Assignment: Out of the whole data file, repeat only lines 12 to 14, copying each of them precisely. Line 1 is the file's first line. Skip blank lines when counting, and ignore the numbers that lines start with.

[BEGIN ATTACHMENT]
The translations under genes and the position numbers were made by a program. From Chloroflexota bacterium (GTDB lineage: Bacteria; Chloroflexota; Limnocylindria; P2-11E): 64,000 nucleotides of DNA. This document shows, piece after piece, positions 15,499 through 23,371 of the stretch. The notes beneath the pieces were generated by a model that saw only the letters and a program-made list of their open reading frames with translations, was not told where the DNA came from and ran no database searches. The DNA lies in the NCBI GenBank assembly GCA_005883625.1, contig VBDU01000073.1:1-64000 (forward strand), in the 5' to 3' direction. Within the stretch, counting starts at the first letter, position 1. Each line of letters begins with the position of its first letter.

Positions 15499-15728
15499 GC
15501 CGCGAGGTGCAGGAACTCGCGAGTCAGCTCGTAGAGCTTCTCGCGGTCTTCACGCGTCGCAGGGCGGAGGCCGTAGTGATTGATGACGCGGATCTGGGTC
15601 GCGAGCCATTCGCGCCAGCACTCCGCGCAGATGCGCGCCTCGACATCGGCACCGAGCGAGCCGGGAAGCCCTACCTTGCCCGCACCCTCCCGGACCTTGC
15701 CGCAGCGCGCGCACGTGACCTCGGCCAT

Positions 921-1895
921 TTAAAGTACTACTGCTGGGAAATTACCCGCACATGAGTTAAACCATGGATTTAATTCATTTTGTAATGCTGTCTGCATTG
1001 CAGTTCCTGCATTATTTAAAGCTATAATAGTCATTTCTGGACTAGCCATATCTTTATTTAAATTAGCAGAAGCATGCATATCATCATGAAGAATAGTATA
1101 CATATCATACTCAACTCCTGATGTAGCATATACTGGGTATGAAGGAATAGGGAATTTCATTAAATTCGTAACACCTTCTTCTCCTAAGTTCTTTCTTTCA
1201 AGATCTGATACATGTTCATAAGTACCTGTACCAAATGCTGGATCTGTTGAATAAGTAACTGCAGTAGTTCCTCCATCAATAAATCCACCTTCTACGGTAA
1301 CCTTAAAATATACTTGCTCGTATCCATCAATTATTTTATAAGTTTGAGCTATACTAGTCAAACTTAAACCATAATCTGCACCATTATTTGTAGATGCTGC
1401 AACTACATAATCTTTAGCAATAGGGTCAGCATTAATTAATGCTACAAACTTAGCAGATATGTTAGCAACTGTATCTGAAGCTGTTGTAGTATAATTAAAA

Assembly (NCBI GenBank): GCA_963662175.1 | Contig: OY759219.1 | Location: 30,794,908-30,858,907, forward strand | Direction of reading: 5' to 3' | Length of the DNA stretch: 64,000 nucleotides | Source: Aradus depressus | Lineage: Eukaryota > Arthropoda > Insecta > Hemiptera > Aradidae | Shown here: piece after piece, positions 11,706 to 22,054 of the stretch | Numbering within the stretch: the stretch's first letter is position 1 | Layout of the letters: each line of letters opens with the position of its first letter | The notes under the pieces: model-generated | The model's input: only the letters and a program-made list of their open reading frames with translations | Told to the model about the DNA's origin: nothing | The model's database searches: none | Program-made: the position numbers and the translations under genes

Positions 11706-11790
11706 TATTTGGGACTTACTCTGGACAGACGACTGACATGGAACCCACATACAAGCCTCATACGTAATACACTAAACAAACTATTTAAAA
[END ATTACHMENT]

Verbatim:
1301 CCTTAAAATATACTTGCTCGTATCCATCAATTATTTTATAAGTTTGAGCTATACTAGTCAAACTTAAACCATAATCTGCACCATTATTTGTAGATGCTGC
1401 AACTACATAATCTTTAGCAATAGGGTCAGCATTAATTAATGCTACAAACTTAGCAGATATGTTAGCAACTGTATCTGAAGCTGTTGTAGTATAATTAAAA

Assembly (NCBI GenBank): GCA_963662175.1 | Contig: OY759219.1 | Location: 30,794,908-30,858,907, forward strand | Direction of reading: 5' to 3' | Length of the DNA stretch: 64,000 nucleotides | Source: Aradus depressus | Lineage: Eukaryota > Arthropoda > Insecta > Hemiptera > Aradidae | Shown here: piece after piece, positions 11,706 to 22,054 of the stretch | Numbering within the stretch: the stretch's first letter is position 1 | Layout of the letters: each line of letters opens with the position of its first letter | The notes under the pieces: model-generated | The model's input: only the letters and a program-made list of their open reading frames with translations | Told to the model about the DNA's origin: nothing | The model's database searches: none | Program-made: the position numbers and the translations under genes